8.3 Publishing X.509 certificates

In the case of public X.509 certificates, this process is even easier: all you need to do is to send a signed S/MIME e-mail to the person you are corresponding with. Your public X.509 certificate is contained in this signature, and can be imported into the recipient's certificate administration.

Unfortunately, you cannot use Adele to practice X.509 certificates since the robot only supports OpenPGP. Therefore you should pick another person to write you, or alternately write to yourself.

Some public X.509 certificates are distributed by the certificate authority. This is usually done using X.509 certificate servers, which however do not synchronize on a global basis, as is the case with OpenPGP key servers.

When you export your public X.509 certificate, you can highlight the entire public certificate chain and save it in a file - generally the root certificate, CA certificate and personal certificate - or only your public certificate.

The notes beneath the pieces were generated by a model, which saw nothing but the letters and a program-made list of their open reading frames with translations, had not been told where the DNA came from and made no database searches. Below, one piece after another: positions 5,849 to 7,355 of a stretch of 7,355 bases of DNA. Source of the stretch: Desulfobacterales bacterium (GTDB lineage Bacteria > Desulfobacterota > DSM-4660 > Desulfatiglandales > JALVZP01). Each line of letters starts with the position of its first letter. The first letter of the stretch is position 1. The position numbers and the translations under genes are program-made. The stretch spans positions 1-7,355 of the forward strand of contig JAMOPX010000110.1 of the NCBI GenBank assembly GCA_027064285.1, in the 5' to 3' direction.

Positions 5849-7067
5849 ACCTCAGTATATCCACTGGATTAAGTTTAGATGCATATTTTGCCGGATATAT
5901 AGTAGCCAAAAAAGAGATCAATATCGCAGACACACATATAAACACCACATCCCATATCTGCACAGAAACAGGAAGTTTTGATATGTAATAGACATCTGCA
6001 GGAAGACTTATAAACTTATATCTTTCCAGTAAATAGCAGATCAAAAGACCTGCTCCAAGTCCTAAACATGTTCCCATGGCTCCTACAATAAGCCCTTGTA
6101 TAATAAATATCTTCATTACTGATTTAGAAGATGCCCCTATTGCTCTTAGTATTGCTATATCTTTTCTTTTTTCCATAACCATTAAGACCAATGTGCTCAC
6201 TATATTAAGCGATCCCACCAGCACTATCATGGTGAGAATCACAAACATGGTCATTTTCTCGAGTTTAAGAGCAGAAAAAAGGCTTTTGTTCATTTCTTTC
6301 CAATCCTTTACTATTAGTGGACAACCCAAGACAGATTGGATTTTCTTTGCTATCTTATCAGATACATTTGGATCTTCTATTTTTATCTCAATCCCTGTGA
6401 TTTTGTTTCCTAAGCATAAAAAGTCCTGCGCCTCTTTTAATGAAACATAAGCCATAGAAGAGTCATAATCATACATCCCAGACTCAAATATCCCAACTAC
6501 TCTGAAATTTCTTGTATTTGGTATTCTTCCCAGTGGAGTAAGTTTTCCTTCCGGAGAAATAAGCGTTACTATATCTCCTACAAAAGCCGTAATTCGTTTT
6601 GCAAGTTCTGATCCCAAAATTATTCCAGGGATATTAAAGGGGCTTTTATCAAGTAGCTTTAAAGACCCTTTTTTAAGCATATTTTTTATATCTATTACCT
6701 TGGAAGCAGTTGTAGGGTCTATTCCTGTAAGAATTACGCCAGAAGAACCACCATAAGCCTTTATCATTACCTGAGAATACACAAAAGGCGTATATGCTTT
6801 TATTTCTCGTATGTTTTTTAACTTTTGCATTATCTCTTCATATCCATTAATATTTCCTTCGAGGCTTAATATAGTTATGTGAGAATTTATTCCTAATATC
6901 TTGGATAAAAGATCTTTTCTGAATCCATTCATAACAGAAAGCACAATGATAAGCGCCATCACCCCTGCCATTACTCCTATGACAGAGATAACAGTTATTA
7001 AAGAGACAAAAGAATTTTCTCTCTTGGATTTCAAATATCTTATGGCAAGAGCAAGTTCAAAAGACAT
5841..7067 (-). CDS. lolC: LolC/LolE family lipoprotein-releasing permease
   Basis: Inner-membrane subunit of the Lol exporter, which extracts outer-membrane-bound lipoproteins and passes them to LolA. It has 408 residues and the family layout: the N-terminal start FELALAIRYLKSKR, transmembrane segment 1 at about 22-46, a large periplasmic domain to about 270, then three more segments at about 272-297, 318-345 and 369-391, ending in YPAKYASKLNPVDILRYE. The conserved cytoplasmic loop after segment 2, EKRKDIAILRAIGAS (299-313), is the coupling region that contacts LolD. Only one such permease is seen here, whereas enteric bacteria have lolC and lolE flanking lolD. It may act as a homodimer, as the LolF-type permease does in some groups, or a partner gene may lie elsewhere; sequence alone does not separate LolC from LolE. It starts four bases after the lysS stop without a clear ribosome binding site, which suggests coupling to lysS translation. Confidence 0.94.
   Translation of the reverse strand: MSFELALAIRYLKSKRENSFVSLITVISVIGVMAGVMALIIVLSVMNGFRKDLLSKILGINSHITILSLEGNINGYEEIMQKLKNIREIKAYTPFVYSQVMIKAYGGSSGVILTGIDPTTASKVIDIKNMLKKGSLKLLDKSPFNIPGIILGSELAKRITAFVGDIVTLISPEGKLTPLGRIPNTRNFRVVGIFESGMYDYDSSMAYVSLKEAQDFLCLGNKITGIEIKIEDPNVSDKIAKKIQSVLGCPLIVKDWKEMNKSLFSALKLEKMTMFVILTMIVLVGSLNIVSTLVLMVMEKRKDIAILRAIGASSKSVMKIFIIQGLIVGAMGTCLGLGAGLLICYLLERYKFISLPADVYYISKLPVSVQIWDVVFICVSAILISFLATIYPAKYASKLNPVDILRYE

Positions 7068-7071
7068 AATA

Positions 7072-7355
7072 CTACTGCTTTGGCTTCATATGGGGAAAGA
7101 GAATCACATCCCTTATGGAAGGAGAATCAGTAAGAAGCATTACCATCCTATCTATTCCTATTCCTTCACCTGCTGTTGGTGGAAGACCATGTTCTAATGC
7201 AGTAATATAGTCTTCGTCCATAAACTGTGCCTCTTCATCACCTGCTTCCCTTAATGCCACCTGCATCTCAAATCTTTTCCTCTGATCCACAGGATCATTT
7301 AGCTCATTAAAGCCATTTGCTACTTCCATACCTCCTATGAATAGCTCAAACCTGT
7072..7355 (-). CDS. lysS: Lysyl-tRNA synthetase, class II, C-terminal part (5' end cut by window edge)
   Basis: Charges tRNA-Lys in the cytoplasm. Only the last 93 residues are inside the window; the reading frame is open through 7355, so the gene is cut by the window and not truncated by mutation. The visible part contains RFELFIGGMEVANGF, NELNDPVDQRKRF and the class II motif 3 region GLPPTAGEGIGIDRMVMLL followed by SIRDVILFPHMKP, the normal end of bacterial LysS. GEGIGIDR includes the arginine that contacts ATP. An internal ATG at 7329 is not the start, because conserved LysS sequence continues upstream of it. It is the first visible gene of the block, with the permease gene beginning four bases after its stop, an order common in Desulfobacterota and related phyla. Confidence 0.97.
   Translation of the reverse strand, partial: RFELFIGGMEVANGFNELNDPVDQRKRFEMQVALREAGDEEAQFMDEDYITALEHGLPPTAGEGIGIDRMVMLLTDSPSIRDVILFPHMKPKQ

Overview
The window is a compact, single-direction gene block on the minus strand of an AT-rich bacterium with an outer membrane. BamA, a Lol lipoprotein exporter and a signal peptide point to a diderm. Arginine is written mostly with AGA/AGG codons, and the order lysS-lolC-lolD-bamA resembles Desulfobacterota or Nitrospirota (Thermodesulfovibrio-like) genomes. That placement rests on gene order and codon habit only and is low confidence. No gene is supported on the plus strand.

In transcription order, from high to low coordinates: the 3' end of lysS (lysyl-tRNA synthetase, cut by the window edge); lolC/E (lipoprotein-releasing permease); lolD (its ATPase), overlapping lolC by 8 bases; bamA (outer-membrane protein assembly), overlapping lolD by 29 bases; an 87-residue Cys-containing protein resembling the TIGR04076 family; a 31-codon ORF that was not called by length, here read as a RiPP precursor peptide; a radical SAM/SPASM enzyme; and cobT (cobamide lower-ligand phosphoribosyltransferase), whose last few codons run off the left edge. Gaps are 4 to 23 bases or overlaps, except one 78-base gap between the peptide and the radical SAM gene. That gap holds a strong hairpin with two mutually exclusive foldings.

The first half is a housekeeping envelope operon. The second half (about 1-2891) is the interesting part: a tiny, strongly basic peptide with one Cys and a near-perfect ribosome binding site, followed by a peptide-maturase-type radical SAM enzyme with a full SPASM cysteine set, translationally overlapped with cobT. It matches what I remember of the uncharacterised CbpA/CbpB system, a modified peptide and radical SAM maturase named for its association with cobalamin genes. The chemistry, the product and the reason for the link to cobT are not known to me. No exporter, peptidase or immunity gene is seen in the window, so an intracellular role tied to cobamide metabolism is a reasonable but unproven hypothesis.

The first is recommended since the person you are corresponding with may be missing some parts of the chain, which he otherwise would have to find. To do this, click on all elements of the certificate chain in Kleopatra while holding the Shift key, and export the highlighted certificate into a file.

If the person you are corresponding with does not have the root certificate, he must indicate that he trusts it, or have an administrator do so, in order to finally also trust you. If this has already been done (e.g. because they are both part of the same "root"), then this shiop is already in place.

© 31. August 2010, v3.0.0-beta1 (last minor changes from 21. September 2010)
The Gpg4win Compendium is filed under the GNU Free Documentation License v1.2.

HOME 7.3 Certificate creation process complete Top 9 Decrypting e-mails, practicing for OpenPGP8 Distribution of public certificates Contents German